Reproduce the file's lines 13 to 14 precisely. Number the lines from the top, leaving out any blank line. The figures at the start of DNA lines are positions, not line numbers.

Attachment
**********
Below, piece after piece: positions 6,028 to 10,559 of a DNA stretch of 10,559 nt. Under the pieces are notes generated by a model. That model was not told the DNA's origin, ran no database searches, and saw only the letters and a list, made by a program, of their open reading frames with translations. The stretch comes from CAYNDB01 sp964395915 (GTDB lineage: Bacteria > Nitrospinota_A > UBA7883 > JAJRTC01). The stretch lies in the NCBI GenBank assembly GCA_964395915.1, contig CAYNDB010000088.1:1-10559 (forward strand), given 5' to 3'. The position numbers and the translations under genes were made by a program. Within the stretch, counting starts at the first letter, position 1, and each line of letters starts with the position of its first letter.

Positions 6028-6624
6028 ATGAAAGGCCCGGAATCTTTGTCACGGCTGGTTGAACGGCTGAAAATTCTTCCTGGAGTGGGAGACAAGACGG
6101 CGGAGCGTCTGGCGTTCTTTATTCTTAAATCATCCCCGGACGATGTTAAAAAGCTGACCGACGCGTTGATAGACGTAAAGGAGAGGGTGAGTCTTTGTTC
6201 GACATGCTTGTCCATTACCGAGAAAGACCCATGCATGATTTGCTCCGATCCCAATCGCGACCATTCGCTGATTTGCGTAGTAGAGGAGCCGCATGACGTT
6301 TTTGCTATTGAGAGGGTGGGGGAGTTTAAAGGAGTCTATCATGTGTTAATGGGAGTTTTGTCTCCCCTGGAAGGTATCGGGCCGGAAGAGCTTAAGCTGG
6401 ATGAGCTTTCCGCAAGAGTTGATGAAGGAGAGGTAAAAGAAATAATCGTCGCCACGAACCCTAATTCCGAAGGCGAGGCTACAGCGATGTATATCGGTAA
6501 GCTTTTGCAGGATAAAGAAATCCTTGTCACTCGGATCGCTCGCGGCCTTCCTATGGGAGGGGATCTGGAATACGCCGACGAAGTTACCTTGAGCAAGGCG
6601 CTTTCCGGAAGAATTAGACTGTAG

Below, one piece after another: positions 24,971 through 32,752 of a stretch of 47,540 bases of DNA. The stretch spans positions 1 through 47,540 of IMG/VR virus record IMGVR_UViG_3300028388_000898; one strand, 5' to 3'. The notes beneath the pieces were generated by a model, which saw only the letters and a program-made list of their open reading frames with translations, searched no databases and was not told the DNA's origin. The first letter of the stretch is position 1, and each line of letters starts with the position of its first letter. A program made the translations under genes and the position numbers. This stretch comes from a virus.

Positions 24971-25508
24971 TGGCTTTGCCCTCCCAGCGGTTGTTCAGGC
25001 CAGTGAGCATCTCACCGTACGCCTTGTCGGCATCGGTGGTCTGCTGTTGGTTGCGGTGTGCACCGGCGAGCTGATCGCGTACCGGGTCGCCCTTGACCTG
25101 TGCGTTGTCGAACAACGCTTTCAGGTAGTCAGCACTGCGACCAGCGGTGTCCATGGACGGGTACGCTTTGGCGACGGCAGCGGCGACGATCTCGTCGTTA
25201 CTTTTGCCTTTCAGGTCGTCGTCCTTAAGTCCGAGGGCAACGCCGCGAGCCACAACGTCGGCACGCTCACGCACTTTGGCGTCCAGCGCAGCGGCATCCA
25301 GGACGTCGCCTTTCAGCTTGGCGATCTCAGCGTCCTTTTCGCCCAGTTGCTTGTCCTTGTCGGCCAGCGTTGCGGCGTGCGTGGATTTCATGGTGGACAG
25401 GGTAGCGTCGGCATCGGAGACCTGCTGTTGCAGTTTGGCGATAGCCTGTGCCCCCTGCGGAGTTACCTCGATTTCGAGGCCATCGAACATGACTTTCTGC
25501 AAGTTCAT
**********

25001 CAGTGAGCATCTCACCGTACGCCTTGTCGGCATCGGTGGTCTGCTGTTGGTTGCGGTGTGCACCGGCGAGCTGATCGCGTACCGGGTCGCCCTTGACCTG
25101 TGCGTTGTCGAACAACGCTTTCAGGTAGTCAGCACTGCGACCAGCGGTGTCCATGGACGGGTACGCTTTGGCGACGGCAGCGGCGACGATCTCGTCGTTA